Studded Leather 13+ Dex Mod AC (Max 2),
Scale 14+ Dex Mod AC (Max 2), Stealth Disadvantage

Heavy Armor
Ringmail 14 AC, -5 feet Speed, Stealth Disadvantage
Chainmail 16 AC, -5 feet Speed, Stealth Disadvantage
Splint 17 AC, -5 feet Speed, Stealth Disadvantage
Banded 17AC,
Plate 18 AC, -5 feet Speed, Stealth Disadvantage

Special Materials Module


Adamantine (Chain Shirt, Scale or Heavy armor Only)
+1 AC, +500 gp, Double Weight

Mithral (Chain Shirt, Scale or Heavy armor Only)
+1 AC, +1000 gp, Remove Disadvantage, Half Weight

Ironwood (Scale or Heavy armor Only)
+500 gp, Remove Disadvantage, Half Weight

Dragon (Leather or Medium armor Only)
+1 AC, +750 gp, Resistance of dragon's type

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I'd start with removing Dex from AC completely and close the gap between the armor categories. Let non-AC properties set apart the different specific armors.

A better system would probably have dexterity allow avoidance of an attack while armor reduces the effects of the attack.  Avoiding the attack should be more difficult with heavier armor.

That's what a "dex save" is for. Dex shouldn't be for both AC and "reflex", as no other ability double dips, and it isn't even needed for game balance. Give the classes a class bonus to AC (~1-4), and now you can have a very small difference in AC from armor (like light ~= +2 AC, medium ~= +3, heavy ~= +4). Then, give some benefit to medium and heavy armor to compensate for any movement penalties, but I would keep them pretty simple as well. For instance:

light armor: +2 AC
medium armor: +3 AC; use better of Dex or AC bonus for "reflex" saves; disadvantage on movement-related Str skill checks
heavy armor: +4 AC; use better of Dex or AC bonus for "reflex" saves; disadvantage on movement-related Str/Dex skill checks

Add specific armors in a non-core module, but keep to the generic categories only for core. Add a masterwork armor property that increases AC bonus by 1.

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First of all, what's in the playtest is not necessarily core.  Core is going to be the most basic of basics. Something you can learn easily.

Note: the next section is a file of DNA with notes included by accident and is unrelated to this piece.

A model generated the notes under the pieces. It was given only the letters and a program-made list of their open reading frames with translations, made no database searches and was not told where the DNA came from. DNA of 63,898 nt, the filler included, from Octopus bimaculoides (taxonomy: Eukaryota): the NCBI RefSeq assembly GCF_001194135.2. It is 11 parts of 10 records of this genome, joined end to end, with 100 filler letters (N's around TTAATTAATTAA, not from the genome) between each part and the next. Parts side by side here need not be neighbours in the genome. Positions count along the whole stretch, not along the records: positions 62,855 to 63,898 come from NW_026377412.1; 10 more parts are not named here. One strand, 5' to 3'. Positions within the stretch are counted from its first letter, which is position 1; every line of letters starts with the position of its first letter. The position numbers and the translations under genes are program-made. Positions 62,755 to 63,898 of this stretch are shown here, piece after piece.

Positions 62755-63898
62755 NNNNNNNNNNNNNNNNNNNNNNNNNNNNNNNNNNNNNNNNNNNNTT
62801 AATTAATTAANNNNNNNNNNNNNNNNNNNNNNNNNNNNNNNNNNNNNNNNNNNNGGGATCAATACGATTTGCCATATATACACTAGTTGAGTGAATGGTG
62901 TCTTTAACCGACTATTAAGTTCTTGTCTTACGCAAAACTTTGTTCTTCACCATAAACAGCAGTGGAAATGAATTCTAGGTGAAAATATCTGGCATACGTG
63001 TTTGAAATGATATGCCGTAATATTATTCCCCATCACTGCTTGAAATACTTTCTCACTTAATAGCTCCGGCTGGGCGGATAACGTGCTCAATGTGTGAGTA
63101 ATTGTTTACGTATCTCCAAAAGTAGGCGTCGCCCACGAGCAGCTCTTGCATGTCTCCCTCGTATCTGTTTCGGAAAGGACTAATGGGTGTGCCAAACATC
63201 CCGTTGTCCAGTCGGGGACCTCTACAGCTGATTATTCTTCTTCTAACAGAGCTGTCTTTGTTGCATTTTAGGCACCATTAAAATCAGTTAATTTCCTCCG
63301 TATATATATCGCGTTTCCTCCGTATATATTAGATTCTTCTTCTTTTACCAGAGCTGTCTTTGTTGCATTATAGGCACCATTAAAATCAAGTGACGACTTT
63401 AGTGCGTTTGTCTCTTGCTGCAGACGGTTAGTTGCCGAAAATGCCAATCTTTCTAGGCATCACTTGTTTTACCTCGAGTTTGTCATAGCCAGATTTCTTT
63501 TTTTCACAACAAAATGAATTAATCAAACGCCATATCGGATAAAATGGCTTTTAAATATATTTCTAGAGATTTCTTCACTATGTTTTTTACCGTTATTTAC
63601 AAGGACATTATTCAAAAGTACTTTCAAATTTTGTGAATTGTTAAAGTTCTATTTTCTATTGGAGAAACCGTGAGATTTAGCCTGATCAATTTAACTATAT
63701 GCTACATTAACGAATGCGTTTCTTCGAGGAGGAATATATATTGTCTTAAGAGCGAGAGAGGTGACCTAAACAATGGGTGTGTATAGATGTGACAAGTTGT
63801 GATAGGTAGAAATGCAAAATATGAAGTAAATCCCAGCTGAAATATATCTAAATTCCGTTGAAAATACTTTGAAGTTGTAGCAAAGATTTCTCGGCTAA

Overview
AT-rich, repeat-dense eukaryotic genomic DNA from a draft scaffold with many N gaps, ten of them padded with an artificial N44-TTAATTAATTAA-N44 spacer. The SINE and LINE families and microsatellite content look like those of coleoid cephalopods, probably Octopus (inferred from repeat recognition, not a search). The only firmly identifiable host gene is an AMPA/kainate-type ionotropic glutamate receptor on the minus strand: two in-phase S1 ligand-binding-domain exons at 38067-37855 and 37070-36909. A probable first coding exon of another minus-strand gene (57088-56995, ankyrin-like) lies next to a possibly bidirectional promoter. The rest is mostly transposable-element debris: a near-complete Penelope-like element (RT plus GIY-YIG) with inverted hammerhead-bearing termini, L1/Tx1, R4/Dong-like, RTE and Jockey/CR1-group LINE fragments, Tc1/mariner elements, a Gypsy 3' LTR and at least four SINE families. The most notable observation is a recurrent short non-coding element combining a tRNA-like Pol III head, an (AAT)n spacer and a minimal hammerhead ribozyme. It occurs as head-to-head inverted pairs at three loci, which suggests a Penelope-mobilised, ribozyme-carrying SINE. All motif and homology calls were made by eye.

Using the Core of Core Items and the current playtest as my guide, the Core Armor rules might look as follows:

NONE
Unarmored, AC 10
LIGHT (Full Dex bonus)
Leather, AC 11
Padded, AC 12 (speed -5)
MEDIUM (Half Dex bonus)
Hide, AC 13
Scale, AC 14 (stealth disadvantage)
HEAVY (No Dex bonus, stealth disadvantage)
Chain, AC 16
Plate, AC 18 (speed -5)
SHIELD
Small, +1 (can use with ranged weapons)
Large, +2 

Expansions can add more types of armor with different effects, or rules for effectiveness against different types of damage.
I used to be a big fan of the idea of armor resistance (or DR) based on attack type.  It makes sense, and it would add another layer to weapon/armor choice. 

But then I realized it would incentivize a weird in-game armor/weapon switching mechanic.  Every fighter with half a brain should carry a mace, a slashing sword and a piercing sword, and then switch weapons (even round to round) depending on the enemy.  After getting a bag of holding, every PC would/should carry multiple types of armor, and switch armor depending on the enemies' weapons.

Scout ahead, come back "the orcs have clubs" = everyone puts on their banded armor (or splint or chain, depending). 

That's not even metagaming, it's what characters (and smart NPCs) woudl do. 

I think I would like to see minimum attribute requirements for armor and weapon use.  This way there doesn't need to be intra equipment balance, and there doens't need to be a system which is balanced using price.  Some armore and weapons could just be better than others, but require a less optimized attribute distribution. 

So that studded leather doesn't need to be balanced against leather by having a lower dex modifier, instead studded leather could just require 12 strength to wear. 
I think I would like to see minimum attribute requirements for armor and weapon use.


That's interesting.  Though most armor isn't all that tough to wear.  Perhaps make it a Con or Str requirement.  After all, you'll be wearing the armor all day.  Perhaps the rule is:

After one hour of wearing armor, you incur disadvantage on all Ability checks if the higher of your Strength or Constitution scores does not equal or exceed the AC of the armor you wear.  If both exceed the AC of the armor you wear, you are even capable of sleeping or trancing in that armor.  

So only the healthiest or strongest of warriors could wear plate.

Under those rules, I'd make the list as follows:
NONE
Unarmored, AC 10

LIGHT
Padded, AC 11
Leather, AC 12

MEDIUM
Hide, AC 13
Scale, AC 14

HEAVY
Chain, AC 15
Plate, AC 17

SHIELD
Small, +1 (can use with ranged weapons)
Large, +2  

I wouldn't even bother with the Dexterity, speed or stealth penalties.  If you can heft the armor, you can move quietly in it. So people will gravitate to the heaviest armor they can wield (and perhaps keep a separate suit of "pajama armor" based on the lower of their Strength or Constitution), which is fine.
What I like about what wrecan has above is that it finally gives some incentive to have both strength and dex, at least in moderation. 

a str 16 dex 12 or str 13 dex 16 fighter just makes me so much happier than the current str 18 dex 8 or str 8 dex 18 versions that the rules so strongly incentivize.